channels of radiometer with 8ms, 2ms and 1ms integration times. Simulation results are shown in Fig.3 and tabulated in Table 1 below.
Table 1. Analog Filter Frequency Response
Channel
Integration Time / RC Filter Time Constant (ms)
3dB
Frequency (Hz)
1
8
20
2
2
80
3
1
160
Even though the integrator circuit may be realized using above opamp circuit, it has some inherent disadvantages.
Disadvantages of Analog Integrator:
Offset Error: Opamp gives some offset signal at its output even though there is no input signal. This offset creates error in the actual output of the opamp when signal is present at its input.
Leakage Current: All transistors / MOSFET devices have inherent leakage current. This leakage current tends to interfere with the actual output and corrupts the signal.
Long Term Stability: Over a long period of operation offset and leakage current of an opamp tends to change which causes variations in output.
Temperature Drift: Temperature variations also cause variations in offset and leakage current of opamp.
Figure 2. An Analog Integrator using OpAmp.
(1)
Due to these disadvantages an analog integrator is not preferable. Further an analog integrator is impractical for a multichannel radiometer due to high power, mass and volume. A digital equivalent implementation offers some advantages over analog circuitry including the ability to be dumped in an extremely short time with
Simulations in MATLAB are carried out to determine the frequency response of above analog filter for different
no overshoot freedom from drift, and the use of digital ICs or a computer for processing[2].
Figure 3. Frequency Response of Analog Integrator

Digital integrator
Integration in time domain is equivalent to a filter in frequency domain. The time domain equation of an analog ntegrator and its equivalent in frequency domain are shown (2):
(2)
Time Domain Frequency Domain The frequency domain equation represents a filter
with following specifications:
Magnitude: 20dB/decade
Phase: 90Â° phase shift for all frequencies
This filter is easy to implement in a digital signal processor.


Determination of optimum averaging factors for digital integration

Sum and dump algorithm
The digital filter is designed primarily to provide the necessary dynamic loop behaviour for optimum control of the noise injection process. The concept used to reduce the variance of the data in the post loop processor is well known sample mean algorithm [3][4]. This process will hereafter be denoted as a sum and dump algorithm due to its close similarity to the integrated and dump circuit used in analog matched filter and estimation system. Indeed mathematically the behaviour of the sum and dump algorithm on a discrete time basis is virtually identical to the behaviour of the integrated and dump filter on a continuous time basis.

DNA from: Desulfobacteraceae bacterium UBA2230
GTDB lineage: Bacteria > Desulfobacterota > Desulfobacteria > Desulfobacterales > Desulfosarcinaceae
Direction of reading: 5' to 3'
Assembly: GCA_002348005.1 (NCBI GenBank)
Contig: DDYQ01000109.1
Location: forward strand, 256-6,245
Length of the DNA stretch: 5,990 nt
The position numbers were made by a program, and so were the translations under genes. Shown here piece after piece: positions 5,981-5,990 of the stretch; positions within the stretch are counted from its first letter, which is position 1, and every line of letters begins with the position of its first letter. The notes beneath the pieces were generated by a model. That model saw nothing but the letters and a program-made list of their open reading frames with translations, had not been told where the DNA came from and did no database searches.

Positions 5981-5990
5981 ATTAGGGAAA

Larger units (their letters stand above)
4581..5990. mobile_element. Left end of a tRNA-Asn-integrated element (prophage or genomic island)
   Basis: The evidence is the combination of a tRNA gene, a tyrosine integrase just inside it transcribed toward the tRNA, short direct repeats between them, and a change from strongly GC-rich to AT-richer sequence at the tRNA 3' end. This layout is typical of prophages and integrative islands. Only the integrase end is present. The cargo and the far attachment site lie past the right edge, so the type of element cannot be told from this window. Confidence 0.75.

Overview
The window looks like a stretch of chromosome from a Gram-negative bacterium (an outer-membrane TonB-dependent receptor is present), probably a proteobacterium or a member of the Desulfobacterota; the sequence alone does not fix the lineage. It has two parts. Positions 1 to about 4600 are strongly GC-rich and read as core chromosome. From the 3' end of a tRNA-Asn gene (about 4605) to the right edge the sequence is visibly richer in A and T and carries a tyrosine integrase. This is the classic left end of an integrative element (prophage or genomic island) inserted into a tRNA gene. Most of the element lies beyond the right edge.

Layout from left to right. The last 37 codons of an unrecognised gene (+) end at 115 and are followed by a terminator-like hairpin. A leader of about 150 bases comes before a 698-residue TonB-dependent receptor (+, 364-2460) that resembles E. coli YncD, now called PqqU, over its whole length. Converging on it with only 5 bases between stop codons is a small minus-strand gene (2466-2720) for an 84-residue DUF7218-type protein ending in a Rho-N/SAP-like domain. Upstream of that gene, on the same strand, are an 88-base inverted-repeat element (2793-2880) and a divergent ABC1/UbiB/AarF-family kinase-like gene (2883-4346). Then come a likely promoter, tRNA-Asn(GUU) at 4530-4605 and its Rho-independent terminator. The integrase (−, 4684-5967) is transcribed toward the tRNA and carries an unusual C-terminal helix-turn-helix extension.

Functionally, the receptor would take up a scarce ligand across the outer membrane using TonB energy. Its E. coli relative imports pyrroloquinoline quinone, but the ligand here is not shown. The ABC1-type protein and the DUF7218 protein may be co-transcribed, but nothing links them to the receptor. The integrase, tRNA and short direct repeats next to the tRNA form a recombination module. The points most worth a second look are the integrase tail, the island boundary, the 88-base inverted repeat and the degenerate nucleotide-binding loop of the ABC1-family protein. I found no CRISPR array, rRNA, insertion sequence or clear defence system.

The steady state frequency response of a discrete time sum and dump filter, denoted as HN(f), is given in (3):
(3)
The equivalent onesided noise bandwidth BN can be expressed as
(4)
where, fos = 1 / To
Substituting HN(f) from (3), the value of this integral
is
(5)
(6)
Let = NTo = total time interval for averaging. Substituting these values of in (6), the one sided equivalent noise bandwidth is:
(7)
This result is exactly the same as for the continuous time integrate and dump filter with as the integration time. Thus, the sum and dump algorithm for a discrete time signal functions exactly the same as the integrate and dump filter for a continuous time signal provided that the summation interval in the discrete time case is equal to the integration interval in the continuous time case. This would imply optimum sampling at the Nyquist rate for the discrete time system.

Implementation of sum and dump algorithm
The digital implementation inherently requires that the input waveform be sampled and folding of the noise spectrum will greatly reduce the filter effectiveness unless a lowpass prefilter is used to limit the input bandwidth.
Decimator N
FIR Filter Length N
Sampler & Quantiser
Low Pass Filter
The frontend receiver output in radiometer has a low pass filter with the following characteristics: 5 KHz cut off (3 dB) and 20 dB / decade roll off. Block schematic of digital implementation of integrate and dump filter is shown in Fig.4.
Fc = 5KHz Min. Fs = 10KHz N = 128/64/16/8
Figure 4. Digital implementation of Integrate and Dump Filter
The output of the low pass filter is first sampled, digitized and then integrated with a FIR digital filter. The output of this filter is appropriately down sampled (decimated) after the filtering operation depending on the integration time requirement of that particular channel.

Digital filter frequency response
This chain was simulated using MATLAB to arrive at optimum averaging factors for different channels of the radiometer. Simulation results are shown in Fig.5, 6 and
7 and tabulated in Table 2, 3 and 4 below.
Figure 5. Channel1 Digital Filter Frequency Response
Table 2. Channel1 Digital Filter Frequency Response
No. of samples
integrated
Sampling rate
(KHz)
Magnitude (dB) at 20Hz (equivalent
to 3dB freq. of analog filter)
Freq. at 3dB
(Hz)
Magnitude (dB)
At lowest point
128
16
0.431
55
78.13 at 126Hz
64
8
0.225
110
78.2 at 254 Hz
32
4
0.297
219
72.3 at 516 Hz
16
2
0.565
429
70.6 at 1067 Hz
Figure 6. Channel2 Digital Filter Frequency Response
Table 3. Channel2 Digital Filter Frequency Response
No. of samples integrated
Sampling rate (KHz)
Magnitude (dB) at 80Hz (equivalent to 3dB freq. of analog filter)
Freq. at 3dB (Hz)
Magnitude (dB) At lowest point
128
64
0.431
221
78.13 at 504Hz
64
32
0.225
440
78.2 at 1016 Hz
32
16
0.297
876